Sisley v. United States Drug Enforcement Agency, No. 20-71433 (9th Cir. 2021)Annotate this Case
Zyszkiewicz, a prisoner and a medical cannabis patient, wrote a one-page letter to the DEA, seeking the rescheduling of marijuana under the Controlled Substances Act (CSA), 21 U.S.C. 801, which places federally-regulated substances into one of five schedules depending on “potential for abuse,” “medical use,” “safety,” and the likelihood of “dependence.” The DEA responded that the letter was not in the proper format for a petition but that it welcomed the opportunity to respond to his concerns. The DEA’s letter gave reasons for having denied an earlier rescheduling petition filed by Governors Chafee of Rhode Island and Gregoire of Washington State. Zyszkiewicz treated the DEA’s answer as a denial of his petition and unsuccessfully sought judicial review.
Dr. Sisley, her associated institutions, and veterans (Petitioners) sought judicial review of the DEA’s response but did not seek to intervene in Zyszkiewicz’s petition before the DEA, nor have they filed a DEA petition of their own. The arguments Petitioners sought to raise were not made in Zyszkiewicz’s petition.
The Ninth Circuit held that the Petitioners satisfy Article III standing requirements, but that they failed to exhaust their administrative remedies under the CSA and dismissed their petition for review. Petitioners alleged direct and particularized harms due to the misclassification of cannabis. Dr. Sisley and her associated institutions contend that the misclassification impedes their research efforts, and the veterans contend that it forecloses their access to medical treatment with cannabis through the VA.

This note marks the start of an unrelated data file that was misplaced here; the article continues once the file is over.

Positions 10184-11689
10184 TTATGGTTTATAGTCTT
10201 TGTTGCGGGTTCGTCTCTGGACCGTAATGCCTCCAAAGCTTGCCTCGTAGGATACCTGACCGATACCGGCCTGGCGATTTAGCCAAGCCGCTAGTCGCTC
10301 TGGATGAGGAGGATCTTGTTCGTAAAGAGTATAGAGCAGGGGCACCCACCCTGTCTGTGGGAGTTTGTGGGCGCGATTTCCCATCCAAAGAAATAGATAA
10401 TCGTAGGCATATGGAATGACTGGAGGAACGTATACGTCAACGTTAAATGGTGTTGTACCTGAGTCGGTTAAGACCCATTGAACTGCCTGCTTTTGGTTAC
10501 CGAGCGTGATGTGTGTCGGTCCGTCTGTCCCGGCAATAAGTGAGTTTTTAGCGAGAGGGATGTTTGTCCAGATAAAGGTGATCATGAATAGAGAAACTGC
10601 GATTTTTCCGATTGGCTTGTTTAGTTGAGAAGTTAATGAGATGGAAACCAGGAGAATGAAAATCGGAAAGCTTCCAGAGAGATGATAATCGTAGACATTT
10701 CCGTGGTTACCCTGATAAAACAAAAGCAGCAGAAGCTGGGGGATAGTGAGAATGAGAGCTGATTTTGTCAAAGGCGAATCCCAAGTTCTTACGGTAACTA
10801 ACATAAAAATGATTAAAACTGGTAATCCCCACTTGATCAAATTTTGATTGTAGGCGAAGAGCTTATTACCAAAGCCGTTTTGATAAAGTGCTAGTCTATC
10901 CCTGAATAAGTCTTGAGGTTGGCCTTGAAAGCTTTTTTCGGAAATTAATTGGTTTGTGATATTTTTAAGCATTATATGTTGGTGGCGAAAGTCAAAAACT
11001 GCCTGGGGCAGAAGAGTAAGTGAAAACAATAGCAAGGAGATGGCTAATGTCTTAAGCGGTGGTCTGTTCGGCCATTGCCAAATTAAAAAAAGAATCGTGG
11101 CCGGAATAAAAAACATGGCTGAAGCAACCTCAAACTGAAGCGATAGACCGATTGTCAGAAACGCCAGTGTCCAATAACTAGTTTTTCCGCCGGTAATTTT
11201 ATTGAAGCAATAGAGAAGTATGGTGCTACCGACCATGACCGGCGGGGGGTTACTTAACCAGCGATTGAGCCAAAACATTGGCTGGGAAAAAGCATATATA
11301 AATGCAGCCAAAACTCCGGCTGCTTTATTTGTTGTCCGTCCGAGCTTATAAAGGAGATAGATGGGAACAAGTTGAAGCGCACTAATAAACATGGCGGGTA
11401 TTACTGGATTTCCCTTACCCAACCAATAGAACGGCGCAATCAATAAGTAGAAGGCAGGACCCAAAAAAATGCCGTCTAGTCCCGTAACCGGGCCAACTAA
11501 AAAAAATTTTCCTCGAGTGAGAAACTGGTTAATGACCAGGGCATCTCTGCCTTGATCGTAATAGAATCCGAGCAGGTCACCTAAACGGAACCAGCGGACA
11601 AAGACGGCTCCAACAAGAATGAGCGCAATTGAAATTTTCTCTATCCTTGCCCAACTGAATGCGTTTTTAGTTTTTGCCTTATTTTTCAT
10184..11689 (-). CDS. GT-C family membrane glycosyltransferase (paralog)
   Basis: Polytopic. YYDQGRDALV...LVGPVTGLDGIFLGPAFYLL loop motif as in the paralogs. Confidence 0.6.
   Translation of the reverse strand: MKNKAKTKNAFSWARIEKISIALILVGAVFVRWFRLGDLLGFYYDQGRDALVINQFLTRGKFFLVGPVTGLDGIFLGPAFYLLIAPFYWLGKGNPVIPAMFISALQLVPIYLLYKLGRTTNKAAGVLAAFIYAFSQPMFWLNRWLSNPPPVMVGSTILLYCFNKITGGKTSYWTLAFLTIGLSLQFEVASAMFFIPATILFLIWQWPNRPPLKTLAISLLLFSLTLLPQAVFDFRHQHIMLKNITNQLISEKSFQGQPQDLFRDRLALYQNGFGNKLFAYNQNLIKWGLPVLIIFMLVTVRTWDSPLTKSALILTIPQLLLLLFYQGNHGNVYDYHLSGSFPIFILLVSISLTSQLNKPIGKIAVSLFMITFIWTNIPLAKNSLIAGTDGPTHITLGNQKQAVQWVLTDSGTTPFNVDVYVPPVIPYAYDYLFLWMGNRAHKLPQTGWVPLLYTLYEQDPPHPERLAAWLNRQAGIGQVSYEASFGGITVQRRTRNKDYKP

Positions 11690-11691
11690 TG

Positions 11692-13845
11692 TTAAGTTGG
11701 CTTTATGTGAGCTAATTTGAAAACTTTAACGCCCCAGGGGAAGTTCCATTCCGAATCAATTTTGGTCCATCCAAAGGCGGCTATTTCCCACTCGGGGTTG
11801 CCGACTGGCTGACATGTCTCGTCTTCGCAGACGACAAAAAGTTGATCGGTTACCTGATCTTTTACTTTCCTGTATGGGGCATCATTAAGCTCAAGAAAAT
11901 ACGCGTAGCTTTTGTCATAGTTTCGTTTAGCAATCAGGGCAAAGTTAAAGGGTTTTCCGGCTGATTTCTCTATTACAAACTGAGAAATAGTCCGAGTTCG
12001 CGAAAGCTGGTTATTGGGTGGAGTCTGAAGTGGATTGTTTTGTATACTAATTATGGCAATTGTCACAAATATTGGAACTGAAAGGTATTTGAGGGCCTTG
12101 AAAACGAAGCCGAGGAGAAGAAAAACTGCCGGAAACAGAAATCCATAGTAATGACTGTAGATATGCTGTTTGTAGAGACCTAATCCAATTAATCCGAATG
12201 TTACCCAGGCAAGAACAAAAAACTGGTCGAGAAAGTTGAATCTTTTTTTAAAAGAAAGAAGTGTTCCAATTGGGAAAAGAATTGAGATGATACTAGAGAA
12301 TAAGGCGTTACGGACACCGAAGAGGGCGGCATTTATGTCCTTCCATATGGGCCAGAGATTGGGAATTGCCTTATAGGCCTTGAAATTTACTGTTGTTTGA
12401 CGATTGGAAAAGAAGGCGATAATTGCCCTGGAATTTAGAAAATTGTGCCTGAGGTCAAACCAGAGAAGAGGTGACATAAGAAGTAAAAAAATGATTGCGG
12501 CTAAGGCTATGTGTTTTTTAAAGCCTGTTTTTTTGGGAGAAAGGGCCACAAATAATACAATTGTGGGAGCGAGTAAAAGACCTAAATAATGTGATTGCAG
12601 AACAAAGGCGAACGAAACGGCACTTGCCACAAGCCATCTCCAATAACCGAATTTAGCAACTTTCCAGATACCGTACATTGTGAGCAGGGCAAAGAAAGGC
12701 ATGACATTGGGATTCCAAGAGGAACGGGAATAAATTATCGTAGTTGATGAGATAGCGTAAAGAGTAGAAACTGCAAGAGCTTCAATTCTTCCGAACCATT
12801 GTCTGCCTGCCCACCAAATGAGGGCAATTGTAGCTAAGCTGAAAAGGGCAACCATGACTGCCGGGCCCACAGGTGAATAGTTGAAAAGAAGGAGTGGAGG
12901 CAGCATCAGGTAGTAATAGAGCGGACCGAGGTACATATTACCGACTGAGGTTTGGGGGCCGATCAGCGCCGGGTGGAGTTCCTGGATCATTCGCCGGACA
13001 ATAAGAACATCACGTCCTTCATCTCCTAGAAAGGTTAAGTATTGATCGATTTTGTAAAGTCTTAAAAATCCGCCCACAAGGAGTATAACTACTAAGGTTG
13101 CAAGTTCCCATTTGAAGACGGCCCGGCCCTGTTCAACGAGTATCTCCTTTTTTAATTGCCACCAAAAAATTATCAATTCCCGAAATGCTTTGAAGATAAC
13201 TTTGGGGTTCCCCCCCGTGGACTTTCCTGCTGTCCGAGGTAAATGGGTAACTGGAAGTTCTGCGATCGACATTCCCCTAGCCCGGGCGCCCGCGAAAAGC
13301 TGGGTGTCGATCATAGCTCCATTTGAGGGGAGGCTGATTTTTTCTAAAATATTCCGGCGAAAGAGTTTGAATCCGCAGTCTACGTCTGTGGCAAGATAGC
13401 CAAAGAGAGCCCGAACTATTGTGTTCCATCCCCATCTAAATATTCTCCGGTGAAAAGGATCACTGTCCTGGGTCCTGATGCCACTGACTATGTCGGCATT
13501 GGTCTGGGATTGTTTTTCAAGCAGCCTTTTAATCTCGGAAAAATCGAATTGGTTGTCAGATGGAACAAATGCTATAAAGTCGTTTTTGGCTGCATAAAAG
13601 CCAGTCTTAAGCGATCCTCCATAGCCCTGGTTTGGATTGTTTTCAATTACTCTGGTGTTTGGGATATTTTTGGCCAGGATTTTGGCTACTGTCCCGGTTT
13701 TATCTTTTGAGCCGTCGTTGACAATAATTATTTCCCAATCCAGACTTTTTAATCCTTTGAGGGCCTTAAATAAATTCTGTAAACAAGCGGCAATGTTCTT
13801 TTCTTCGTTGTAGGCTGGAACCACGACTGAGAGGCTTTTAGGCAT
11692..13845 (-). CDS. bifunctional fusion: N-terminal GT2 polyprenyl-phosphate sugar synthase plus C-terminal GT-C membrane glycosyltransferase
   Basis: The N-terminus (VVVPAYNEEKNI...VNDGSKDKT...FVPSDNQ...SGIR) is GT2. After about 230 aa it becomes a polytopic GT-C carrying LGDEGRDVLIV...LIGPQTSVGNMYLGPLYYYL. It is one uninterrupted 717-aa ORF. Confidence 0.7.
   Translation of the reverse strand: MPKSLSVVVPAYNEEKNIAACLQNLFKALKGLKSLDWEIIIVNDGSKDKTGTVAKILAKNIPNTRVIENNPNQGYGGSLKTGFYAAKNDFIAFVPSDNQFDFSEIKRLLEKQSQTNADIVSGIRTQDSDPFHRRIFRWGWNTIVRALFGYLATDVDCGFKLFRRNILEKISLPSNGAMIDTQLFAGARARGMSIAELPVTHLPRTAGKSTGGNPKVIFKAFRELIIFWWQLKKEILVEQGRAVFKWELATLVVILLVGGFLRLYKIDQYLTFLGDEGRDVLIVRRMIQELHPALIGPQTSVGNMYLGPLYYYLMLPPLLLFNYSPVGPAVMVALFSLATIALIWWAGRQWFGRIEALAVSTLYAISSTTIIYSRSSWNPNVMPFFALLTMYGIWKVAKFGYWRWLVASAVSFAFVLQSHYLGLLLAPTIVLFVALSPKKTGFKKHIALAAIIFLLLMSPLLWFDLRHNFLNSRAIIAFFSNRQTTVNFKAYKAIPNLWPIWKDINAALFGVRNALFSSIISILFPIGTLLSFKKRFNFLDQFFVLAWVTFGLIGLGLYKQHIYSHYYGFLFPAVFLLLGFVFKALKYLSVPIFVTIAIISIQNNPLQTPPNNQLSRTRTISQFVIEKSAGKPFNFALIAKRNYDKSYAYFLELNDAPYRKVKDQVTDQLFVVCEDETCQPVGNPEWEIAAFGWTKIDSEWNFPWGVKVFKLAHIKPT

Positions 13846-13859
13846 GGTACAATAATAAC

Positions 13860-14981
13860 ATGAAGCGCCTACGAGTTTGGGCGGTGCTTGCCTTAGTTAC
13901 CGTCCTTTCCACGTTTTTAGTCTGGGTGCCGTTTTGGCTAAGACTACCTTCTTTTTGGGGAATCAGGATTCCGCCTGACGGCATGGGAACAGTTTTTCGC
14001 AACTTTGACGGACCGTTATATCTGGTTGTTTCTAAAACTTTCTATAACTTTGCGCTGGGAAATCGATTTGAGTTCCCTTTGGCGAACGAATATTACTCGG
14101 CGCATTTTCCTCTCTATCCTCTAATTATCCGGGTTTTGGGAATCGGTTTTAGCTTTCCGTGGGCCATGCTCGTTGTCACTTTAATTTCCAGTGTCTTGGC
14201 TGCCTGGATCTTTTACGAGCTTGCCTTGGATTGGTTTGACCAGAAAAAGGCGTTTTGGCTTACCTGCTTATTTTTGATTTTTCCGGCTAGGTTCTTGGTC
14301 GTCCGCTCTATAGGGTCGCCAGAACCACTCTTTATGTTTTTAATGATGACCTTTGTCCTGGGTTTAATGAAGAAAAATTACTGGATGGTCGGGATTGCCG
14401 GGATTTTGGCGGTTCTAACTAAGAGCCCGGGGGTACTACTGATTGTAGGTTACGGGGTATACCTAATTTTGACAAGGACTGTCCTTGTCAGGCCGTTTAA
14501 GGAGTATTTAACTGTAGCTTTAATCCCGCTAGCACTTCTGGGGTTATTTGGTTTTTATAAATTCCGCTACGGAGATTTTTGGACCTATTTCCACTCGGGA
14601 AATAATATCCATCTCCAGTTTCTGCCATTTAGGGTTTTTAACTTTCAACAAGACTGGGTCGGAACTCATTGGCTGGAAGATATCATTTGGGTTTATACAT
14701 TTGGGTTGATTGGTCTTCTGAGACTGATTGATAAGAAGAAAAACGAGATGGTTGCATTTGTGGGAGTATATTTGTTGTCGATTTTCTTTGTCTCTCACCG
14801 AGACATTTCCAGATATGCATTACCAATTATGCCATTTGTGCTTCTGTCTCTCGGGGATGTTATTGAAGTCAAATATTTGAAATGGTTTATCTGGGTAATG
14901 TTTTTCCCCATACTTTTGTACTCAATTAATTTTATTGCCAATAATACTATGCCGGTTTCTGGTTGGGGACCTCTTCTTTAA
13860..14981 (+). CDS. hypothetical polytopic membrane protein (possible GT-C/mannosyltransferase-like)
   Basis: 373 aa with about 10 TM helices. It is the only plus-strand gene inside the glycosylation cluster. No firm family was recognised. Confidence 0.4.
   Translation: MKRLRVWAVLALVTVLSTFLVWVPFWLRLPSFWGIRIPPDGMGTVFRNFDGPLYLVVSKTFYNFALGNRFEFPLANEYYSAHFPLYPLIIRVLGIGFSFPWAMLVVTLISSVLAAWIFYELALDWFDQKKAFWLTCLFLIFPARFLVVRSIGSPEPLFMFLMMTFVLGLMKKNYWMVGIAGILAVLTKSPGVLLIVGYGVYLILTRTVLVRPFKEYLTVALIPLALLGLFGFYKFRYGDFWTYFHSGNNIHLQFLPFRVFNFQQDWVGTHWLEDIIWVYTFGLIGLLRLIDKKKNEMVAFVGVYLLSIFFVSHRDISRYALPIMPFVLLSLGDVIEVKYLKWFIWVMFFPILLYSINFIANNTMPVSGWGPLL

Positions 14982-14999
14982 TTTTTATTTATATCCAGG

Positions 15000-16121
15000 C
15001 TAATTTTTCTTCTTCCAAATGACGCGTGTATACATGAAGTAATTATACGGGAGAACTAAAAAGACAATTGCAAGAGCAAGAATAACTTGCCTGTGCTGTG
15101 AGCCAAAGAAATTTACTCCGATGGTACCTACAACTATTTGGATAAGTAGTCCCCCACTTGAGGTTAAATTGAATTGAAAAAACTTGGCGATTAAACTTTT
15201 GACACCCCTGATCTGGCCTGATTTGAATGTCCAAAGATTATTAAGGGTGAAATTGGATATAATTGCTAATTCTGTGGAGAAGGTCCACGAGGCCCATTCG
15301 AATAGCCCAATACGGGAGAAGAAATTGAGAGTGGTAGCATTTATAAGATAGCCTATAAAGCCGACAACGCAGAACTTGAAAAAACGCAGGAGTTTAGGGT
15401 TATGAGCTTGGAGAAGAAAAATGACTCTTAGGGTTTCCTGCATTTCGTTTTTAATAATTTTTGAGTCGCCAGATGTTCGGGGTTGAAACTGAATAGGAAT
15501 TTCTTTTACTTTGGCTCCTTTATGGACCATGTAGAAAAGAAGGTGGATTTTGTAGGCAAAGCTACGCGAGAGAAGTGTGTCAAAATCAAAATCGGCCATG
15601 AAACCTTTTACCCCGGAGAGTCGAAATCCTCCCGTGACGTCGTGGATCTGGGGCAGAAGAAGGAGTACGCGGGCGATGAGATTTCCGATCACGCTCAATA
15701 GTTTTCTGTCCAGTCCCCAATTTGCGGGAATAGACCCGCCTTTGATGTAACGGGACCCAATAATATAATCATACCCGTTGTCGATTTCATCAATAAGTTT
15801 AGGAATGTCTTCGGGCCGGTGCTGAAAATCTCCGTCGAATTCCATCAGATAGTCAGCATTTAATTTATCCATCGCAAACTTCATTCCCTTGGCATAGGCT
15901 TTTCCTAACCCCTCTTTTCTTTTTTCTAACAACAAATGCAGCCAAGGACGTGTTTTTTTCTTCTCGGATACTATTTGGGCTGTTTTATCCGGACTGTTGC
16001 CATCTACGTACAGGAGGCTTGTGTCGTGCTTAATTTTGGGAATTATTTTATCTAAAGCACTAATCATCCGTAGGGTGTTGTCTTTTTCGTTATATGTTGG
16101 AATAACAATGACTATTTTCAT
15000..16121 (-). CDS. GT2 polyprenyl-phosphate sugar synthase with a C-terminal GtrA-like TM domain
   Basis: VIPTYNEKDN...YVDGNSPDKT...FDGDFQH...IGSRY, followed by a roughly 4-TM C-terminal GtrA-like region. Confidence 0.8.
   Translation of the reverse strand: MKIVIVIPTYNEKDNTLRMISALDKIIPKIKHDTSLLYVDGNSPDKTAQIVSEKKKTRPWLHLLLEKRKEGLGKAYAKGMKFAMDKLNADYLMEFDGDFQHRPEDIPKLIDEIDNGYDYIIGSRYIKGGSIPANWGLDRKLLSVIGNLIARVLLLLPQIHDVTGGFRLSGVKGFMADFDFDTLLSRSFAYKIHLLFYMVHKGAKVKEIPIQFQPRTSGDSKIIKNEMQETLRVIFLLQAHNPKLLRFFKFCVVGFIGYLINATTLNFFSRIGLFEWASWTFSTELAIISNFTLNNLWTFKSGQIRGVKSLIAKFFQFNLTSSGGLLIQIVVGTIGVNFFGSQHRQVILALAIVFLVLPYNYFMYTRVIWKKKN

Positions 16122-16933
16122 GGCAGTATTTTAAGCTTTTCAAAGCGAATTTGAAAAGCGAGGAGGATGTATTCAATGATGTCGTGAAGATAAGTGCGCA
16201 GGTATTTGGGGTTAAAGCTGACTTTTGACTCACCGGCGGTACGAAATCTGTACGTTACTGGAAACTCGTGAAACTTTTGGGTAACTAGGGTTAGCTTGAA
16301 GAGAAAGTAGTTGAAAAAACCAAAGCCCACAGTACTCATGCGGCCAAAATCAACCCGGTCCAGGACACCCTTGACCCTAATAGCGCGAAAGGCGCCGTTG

Court Description: Exhaustion / Controlled Substances Act. The panel dismissed a petition for review of a Drug Enforcement Agency (“DEA”) letter responding to a request that the DEA reschedule marijuana in all of its forms under the Controlled Substances Act (“CSA”). Stephen Zyszkiewicz, a California state prisoner, joined by Jeramy Bowers, a medical cannabis patient, submitted a one-page handwritten petition to the DEA, seeking to reschedule marijuana. The DEA responded by letter, denying the request. Petitioners in this case are Dr. Suzanne Sisley, Scottsdale Research Institute, LLC, Battlefield Foundation, and three veterans, who filed in this court a petition for review of the DEA’s response. The panel held that petitioners had Article III standing. The panel rejected the government’s contention that petitioners lacked standing because they only asserted a generalized grievance. Rather, petitioners contended that they suffered direct and particularized harms due to the misclassification of cannabis. SISLEY V. USDEA 3 The panel held that petitioners failed to exhaust their administrative remedies with the DEA. Although the CSA does not, in terms, require exhaustion of administrative remedies, the panel agreed with the Second Circuit that the text and structure of the CSA show that Congress sought to favor administrative decisionmaking that required exhaustion under the CSA. Petitioners did not seek to join Zyszkiewicz’s one-page petition or seek to intervene with respect to his petition to the DEA. In addition, petitioners did not raise the issue that Zyszkiewicz raised in his petition to the DEA, but instead raised two different arguments. The panel concluded that under the circumstances of this case petitioners had not exhausted their administrative remedies and had given no convincing reasons to excuse their failure to exhaust. Judge Watford concurred. He wrote separately to note that in an appropriate case, the DEA may be obliged to initiate a reclassification proceeding for marijuana given the strength of petitioners’ argument that the agency misinterpreted the CSA by concluding that marijuana has no currently accepted medical use in the United States. Judge Collins concurred in Parts I, II(B), and III of the majority opinion. He did not join Part II(A), which concluded that petitioners had Article III standing to challenge the denial of Zyszkiewicz’s handwritten petition to the DEA. Given that petitioners’ failure to exhaust administrative remedies was dispositive here, there was no need to address petitioners’ Article III standing. 4 SISLEY V. USDEA